WAC gym named for Club legend
Roger Kelly Court marks a milestone for the WAC Foundation
By Darrick Meneken, Content Director
To those who knew him in life, Roger Kelly was a retired U.S. Marine tank commander and helicopter pilot, a successful businessman, a Seafair pirate, a supporter of many Seattle nonprofits, and a tough basketball player with giant hands. “Roger tended to be a larger-than-life character,” recalls longtime WAC member and friend Kirk Clothier. “He gave back to the community in so many ways.”
At the WAC, friends most remember Roger as the driving force behind the over-40 basketball league, which later morphed into the over-50 league and the over-60 league. Roger, who himself “retired” from basketball two or three times only to return to the court, played into his sixties. His death in 2006 at age 69 shocked the WAC community and especially players in the basketball league.
“All of us who remember Roger remember him saying. ‘What do you mean we’re going to stop playing?’” Kirk says. “The over-40 leagues have provided so many of us the opportunity to keep playing.”
Fourteen years after his passing, Roger’s kindness and friendship still stick with those who knew him. In honor of his life and legacy, a group of friends, family, and WAC members recently raised $100,000 for the WAC Foundation to name the 8th Floor gym Roger Kelly Court.
“It’s a great legacy for my dad,” says daughter and WAC member Kathleen Krekow, one of Roger’s three children. As a child, Kathleen spent Saturday mornings at the WAC. While her dad played basketball, she and her siblings would often explore the Clubhouse. “The WAC has played a huge part in all our lives,” she says.
Roger served on the WAC Board of Governors and on the boards of The Salvation Army, Virginia Mason, and Seafair, which he chaired for a year. He also supported The Forgotten Children’s Fund and dressed as Santa to deliver gifts to children in need.
“Roger was a very special person, particularly with respect to the WAC and particularly with respect to basketball,” friend and WAC member Jim Farmer recalls. Jim moved to Seattle in 1976 and began working at the same firm as Roger. “Within a week, Roger was marching me down to the WAC and signing me up to join,” Jim says.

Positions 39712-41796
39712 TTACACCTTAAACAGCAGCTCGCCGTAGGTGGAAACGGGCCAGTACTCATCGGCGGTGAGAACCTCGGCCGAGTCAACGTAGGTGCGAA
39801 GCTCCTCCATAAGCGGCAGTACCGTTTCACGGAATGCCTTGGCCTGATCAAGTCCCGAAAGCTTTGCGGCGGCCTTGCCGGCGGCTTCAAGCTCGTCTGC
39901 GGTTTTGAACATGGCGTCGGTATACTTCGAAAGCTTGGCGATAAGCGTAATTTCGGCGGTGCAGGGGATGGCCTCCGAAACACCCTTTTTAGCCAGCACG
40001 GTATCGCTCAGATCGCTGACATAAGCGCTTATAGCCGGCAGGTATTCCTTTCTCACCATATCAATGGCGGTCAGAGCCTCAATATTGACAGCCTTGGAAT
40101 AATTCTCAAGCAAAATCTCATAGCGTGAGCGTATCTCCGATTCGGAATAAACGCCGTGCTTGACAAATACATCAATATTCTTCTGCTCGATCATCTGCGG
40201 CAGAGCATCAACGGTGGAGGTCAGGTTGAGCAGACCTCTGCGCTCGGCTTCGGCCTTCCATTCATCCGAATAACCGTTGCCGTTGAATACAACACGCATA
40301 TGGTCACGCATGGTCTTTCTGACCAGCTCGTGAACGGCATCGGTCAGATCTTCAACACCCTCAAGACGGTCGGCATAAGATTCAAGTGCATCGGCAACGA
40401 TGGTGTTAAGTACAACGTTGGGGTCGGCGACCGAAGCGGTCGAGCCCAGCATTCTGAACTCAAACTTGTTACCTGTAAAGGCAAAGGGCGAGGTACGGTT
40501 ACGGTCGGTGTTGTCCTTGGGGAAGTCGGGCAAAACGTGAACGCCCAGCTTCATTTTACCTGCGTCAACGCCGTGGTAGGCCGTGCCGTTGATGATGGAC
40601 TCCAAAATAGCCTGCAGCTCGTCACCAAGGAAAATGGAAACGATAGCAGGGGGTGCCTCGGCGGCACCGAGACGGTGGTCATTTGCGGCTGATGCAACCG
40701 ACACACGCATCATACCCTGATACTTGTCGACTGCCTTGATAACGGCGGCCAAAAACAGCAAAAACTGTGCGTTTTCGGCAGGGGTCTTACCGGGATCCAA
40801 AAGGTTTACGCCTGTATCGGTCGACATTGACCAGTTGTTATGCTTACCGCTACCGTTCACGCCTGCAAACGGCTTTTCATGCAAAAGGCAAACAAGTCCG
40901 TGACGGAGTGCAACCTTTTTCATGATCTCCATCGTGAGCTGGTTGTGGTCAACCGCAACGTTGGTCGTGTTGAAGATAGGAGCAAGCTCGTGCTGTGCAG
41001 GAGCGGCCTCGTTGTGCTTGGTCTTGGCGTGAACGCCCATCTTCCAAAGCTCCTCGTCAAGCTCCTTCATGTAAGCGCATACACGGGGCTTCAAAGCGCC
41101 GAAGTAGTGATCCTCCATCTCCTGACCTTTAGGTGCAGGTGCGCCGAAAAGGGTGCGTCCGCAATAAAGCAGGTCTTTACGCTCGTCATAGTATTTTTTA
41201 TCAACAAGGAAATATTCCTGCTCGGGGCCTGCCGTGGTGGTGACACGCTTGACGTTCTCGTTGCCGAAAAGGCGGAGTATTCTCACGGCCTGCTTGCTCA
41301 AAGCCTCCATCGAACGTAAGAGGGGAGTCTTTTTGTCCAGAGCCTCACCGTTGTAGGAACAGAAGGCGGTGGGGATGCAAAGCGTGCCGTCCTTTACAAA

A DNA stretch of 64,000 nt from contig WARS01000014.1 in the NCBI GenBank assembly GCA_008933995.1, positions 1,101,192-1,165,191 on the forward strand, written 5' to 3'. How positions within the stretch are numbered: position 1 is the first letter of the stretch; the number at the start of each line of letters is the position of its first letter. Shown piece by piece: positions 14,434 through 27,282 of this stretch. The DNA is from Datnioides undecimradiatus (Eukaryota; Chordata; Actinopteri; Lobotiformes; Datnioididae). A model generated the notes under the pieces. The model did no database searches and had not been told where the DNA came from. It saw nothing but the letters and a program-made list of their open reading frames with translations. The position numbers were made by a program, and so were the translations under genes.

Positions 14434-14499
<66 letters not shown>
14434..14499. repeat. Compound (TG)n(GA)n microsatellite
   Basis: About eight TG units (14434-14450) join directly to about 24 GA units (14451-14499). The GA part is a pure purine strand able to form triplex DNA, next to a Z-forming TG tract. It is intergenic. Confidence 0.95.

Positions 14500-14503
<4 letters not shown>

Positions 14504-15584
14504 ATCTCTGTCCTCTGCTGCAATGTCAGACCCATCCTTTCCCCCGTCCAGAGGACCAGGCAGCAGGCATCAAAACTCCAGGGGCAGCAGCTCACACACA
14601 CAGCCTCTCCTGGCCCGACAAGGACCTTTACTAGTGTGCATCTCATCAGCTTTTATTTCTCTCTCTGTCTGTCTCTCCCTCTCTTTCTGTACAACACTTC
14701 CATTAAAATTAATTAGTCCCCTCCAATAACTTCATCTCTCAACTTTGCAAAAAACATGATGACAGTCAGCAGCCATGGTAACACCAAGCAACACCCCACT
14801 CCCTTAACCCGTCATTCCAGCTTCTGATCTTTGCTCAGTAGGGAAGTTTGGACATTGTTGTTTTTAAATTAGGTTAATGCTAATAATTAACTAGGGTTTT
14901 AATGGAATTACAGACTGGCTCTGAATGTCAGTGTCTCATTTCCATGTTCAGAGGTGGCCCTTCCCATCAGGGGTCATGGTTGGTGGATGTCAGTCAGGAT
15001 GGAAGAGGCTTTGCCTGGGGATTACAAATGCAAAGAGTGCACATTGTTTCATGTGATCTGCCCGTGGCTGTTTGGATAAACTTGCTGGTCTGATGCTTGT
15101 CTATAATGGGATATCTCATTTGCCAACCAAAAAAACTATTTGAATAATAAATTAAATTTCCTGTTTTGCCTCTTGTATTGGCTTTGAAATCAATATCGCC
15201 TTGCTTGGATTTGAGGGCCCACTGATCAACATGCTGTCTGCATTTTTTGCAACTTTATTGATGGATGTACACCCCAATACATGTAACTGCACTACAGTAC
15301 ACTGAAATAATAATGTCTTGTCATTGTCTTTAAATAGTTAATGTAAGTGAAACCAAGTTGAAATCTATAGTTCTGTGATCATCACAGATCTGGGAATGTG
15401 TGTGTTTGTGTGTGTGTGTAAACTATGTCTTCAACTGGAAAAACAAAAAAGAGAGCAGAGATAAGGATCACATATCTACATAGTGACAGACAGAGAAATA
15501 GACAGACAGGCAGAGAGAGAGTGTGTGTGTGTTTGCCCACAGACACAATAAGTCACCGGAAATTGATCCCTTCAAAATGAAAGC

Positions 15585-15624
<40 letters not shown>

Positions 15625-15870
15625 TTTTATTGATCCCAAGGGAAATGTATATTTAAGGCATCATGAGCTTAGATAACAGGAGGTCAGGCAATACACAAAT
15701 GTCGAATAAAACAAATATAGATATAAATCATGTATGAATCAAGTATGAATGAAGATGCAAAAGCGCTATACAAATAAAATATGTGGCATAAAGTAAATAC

On the court, Roger stood out for his strength and resilience, playing long after doctors told him his knees could no longer take it. “He was a hard-nosed player that loved the game,” says Kirk.
When Roger pushed for the idea of an over-40 league, it created an avenue for many members to keep playing the sport. “None of that would exist if it weren’t for the energy and the organizational skills of Roger Kelly,” Jim says. “I think it’s eminently appropriate to name the basketball court after him.”
Roger’s wife, Linda, lives not far from the WAC. She recalls the Club’s overwhelming support following Roger’s death, including hosting his wake as well as a celebration of his life. Linda can think of no better tribute to Roger’s legacy than the naming of Roger Kelly Court.
“When he died, I walked around Seward Park and noticed there were benches that had plaques at the base of them in remembrance of husbands and fathers,” Linda says. “I thought about that seriously. Then I decided no. Roger would never have sat on a park bench for very long. He would much rather be moving and keeping healthy.”
The Roger Kelly Court logo features a basketball and a four-leaf clover. “We’re thrilled to recognize WAC basketball legend Roger Kelly by naming the basketball court in his honor,” says WAC Foundation President Tammy Young. “The generous gifts of his family and friends recognize Roger’s lasting contribution to the WAC.”
WAC President & CEO Chuck Nelson agrees, saying: “This is a great example of member legacies being honored through the WAC Foundation.”
As published in the September/October 2020 issue of WAC Magazine
—Posted September 3, 2020